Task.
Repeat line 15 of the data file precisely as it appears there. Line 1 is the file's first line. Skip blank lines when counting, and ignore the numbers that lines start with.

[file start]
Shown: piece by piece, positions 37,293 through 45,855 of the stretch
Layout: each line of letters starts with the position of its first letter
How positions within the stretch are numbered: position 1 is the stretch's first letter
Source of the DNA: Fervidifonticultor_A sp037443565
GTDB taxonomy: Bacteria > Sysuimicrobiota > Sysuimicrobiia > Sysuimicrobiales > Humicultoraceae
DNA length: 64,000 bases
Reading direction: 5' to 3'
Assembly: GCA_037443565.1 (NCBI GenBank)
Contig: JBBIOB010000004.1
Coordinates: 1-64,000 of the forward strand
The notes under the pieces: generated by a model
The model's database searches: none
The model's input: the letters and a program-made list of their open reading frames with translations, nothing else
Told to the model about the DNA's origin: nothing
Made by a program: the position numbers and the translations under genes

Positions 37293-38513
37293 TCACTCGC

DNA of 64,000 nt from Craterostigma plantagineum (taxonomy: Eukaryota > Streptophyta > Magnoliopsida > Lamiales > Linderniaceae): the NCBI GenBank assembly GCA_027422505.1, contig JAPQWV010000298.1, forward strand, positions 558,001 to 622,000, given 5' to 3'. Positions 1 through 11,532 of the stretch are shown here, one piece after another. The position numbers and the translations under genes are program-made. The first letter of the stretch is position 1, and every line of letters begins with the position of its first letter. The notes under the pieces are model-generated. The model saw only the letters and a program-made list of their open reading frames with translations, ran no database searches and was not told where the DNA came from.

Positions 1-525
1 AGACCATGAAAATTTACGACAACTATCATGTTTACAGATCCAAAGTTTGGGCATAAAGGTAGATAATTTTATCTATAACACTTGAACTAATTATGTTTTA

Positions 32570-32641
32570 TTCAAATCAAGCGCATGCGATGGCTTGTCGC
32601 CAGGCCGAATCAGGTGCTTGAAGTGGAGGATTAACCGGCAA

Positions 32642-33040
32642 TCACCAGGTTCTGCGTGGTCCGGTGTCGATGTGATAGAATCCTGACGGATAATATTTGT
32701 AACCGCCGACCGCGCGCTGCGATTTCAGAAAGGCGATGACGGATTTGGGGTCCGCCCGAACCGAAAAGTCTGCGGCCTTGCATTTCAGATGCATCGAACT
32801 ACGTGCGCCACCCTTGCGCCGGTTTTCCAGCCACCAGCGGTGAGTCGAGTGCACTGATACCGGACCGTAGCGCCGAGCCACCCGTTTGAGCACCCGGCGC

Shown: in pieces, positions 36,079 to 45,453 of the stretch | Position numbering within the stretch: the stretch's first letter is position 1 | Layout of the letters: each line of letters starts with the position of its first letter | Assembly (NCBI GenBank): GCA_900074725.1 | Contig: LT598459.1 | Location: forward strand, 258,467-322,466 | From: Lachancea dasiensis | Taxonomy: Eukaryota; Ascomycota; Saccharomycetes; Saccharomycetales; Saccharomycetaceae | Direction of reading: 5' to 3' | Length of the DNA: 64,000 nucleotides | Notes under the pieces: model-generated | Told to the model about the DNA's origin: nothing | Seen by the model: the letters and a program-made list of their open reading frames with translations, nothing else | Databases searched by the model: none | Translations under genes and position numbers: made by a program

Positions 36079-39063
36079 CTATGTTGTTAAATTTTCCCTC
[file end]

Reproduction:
Made by a program: the position numbers and the translations under genes